Real estate — Pros: Outstanding commission potential for a savvy, friendly people person. Cons: Commission structure generally means no safety net when times are slow. Also, you can fashion a flexible schedule, but it’ll be to your advantage to work when your clients need you, which sometimes means nights and weekends. Bonus: Some days you get to help make dreams come true; imagine selling that first starter home to a young couple looking to begin a family.
Inventor — OK, this one isn’t for everybody. But for the scientific, mechanical or technological geniuses among us, you know that revolutionary idea that I’m talking about. Yes, there are some inventor scams out there to avoid. And it’s certainly not as simple as: 1. Invent something amazing, 2. Go on the TV show “Shark Tank,” and 3. Boom! However, real people are changing the world and earning real money by nurturing their own great ideas from vision to reality.
Marketing — Here’s an industry that has changed substantially as old-school techniques like cold calling and direct mail have been supplanted by strategies that emphasize customer experience, brand storytelling and creative use of data analytics. And in terms of opportunity, if you do a little legwork you’ll likely find that in most communities there are a lot more agencies than there used to be.
Personal trainer — This can be ideal for people with a lifelong passion for fitness. Many jobs will require a professional certification, but opportunities range from corporate wellness to gyms and health clubs, as well as local recreation department programs. While we’re talking about healthy jobs that make you feel good, let’s put yoga instructor in this category too. You don’t have to be a 20- or 30-something to make an impact as a personal trainer.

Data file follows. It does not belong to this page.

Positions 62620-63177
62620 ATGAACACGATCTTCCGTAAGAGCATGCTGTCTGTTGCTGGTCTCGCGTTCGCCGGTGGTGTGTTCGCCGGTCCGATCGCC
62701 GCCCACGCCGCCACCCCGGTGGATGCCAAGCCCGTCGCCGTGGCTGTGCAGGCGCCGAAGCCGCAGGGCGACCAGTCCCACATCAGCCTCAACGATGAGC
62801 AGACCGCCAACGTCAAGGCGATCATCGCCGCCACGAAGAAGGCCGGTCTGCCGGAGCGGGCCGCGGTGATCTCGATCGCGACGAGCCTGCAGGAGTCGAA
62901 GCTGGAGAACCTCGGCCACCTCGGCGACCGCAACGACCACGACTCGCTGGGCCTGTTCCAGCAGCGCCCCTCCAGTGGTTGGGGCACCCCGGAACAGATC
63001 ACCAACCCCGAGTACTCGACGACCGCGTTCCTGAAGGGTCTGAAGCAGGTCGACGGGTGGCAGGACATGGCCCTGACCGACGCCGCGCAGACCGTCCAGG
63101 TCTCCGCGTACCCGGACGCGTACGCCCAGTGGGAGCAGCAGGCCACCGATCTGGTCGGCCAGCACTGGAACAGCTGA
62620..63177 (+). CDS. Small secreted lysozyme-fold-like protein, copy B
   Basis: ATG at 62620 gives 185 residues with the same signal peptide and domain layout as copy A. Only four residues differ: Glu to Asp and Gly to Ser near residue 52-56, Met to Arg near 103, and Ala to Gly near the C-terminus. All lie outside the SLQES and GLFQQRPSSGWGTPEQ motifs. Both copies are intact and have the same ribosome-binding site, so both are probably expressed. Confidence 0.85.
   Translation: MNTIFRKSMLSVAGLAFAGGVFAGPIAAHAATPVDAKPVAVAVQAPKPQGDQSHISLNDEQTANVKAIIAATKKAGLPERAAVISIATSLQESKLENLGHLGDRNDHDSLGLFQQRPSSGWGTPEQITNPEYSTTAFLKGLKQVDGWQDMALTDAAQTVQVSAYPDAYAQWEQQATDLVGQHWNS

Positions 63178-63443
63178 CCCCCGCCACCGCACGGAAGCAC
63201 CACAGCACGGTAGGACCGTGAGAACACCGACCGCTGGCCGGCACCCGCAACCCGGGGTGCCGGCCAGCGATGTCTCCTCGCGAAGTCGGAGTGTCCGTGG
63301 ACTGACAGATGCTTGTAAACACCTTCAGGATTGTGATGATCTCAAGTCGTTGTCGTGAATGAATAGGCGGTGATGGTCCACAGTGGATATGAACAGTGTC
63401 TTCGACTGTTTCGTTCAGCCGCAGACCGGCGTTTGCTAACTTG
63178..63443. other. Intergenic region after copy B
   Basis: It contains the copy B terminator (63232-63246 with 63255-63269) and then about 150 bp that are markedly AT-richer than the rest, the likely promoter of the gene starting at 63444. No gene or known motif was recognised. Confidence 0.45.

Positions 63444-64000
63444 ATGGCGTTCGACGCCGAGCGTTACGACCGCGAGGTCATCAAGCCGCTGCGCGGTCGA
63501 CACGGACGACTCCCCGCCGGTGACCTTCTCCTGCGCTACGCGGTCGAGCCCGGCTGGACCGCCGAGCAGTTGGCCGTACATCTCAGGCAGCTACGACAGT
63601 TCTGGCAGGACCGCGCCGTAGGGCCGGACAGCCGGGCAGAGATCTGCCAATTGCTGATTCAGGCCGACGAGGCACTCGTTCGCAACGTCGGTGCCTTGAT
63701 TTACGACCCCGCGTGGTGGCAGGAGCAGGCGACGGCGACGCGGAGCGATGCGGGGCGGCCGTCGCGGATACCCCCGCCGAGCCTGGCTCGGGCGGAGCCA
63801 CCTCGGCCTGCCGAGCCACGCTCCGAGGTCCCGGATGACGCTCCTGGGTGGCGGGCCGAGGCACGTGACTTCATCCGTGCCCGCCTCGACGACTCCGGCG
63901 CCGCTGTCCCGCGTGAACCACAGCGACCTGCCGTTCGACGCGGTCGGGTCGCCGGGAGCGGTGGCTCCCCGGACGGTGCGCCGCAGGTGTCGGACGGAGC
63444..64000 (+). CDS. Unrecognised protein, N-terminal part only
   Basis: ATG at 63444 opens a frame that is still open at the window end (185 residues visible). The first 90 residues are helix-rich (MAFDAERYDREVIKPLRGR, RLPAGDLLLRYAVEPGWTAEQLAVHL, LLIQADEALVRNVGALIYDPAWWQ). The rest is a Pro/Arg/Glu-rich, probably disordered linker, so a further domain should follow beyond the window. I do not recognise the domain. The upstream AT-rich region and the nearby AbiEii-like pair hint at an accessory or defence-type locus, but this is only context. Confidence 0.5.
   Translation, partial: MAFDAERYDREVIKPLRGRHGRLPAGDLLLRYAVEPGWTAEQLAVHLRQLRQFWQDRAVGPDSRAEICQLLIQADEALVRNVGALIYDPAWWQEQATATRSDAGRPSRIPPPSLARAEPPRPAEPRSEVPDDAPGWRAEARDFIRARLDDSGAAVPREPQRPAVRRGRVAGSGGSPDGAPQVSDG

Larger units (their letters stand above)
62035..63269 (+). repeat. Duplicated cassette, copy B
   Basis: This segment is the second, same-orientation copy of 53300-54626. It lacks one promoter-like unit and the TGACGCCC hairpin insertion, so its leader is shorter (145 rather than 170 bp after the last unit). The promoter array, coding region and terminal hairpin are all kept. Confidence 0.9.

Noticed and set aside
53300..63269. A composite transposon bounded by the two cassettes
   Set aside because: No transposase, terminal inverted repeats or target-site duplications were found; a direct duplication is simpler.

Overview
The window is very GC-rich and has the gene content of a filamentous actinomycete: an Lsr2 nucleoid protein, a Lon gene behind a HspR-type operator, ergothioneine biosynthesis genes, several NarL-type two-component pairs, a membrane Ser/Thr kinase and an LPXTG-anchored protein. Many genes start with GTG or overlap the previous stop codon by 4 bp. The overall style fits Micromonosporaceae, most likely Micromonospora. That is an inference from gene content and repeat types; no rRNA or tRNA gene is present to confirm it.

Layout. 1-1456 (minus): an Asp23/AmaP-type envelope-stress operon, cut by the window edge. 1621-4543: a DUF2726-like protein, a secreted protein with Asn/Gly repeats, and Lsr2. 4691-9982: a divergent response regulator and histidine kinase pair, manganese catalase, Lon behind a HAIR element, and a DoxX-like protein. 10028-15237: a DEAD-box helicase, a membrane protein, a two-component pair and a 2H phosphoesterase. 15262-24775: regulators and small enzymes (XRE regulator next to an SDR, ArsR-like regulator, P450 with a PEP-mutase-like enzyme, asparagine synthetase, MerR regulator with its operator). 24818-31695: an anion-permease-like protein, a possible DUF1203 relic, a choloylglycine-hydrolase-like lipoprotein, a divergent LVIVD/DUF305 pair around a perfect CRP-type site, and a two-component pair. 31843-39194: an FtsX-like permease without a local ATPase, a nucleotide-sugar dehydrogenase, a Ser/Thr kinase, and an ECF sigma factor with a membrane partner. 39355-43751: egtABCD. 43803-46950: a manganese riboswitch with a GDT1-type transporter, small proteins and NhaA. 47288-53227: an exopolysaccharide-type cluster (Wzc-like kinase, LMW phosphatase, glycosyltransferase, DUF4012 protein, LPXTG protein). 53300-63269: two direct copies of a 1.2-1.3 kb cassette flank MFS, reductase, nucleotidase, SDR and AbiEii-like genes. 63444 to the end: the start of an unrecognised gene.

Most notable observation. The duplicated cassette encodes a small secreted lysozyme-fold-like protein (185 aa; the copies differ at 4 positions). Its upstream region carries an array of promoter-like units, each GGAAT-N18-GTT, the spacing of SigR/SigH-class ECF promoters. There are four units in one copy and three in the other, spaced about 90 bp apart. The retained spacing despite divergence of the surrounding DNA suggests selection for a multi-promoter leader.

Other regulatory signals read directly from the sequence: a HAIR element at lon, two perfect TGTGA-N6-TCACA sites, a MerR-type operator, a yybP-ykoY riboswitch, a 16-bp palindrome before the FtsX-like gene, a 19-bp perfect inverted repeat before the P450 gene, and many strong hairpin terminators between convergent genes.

Dog walker — You’ll get plenty of exercise with this one too, not to mention fresh air. Love dogs? Spending hours with them each day may sound frivolous but, according to AARP (“Great Second Careers”), a motivated dog walker can unleash potential earnings of over $40,000 a year. The article interviews a California woman who talks about how she started a very successful dog walking/dog sitting company.
Freelance writer — Does written communication come easily to you? A disciplined, motivated freelance writer can earn as much as a full-time professional who works 9 to 5 in any number of fields. As a freelancer, you’ll be able to choose the assignments you are most interested in; or you can leverage your expertise in a particular area and position yourself as a subject specialist. Plus, you can work on that novel on the side.
Business owner — Yes! This is the dream of industrious go-getters from all walks of life. The opportunity to be your own boss and control your own economic destiny has considerable appeal. However, discouraging statistics around the rate of success for new businesses prove to be deal-breaker for many when they analyze the potential reward vs. the financial risk.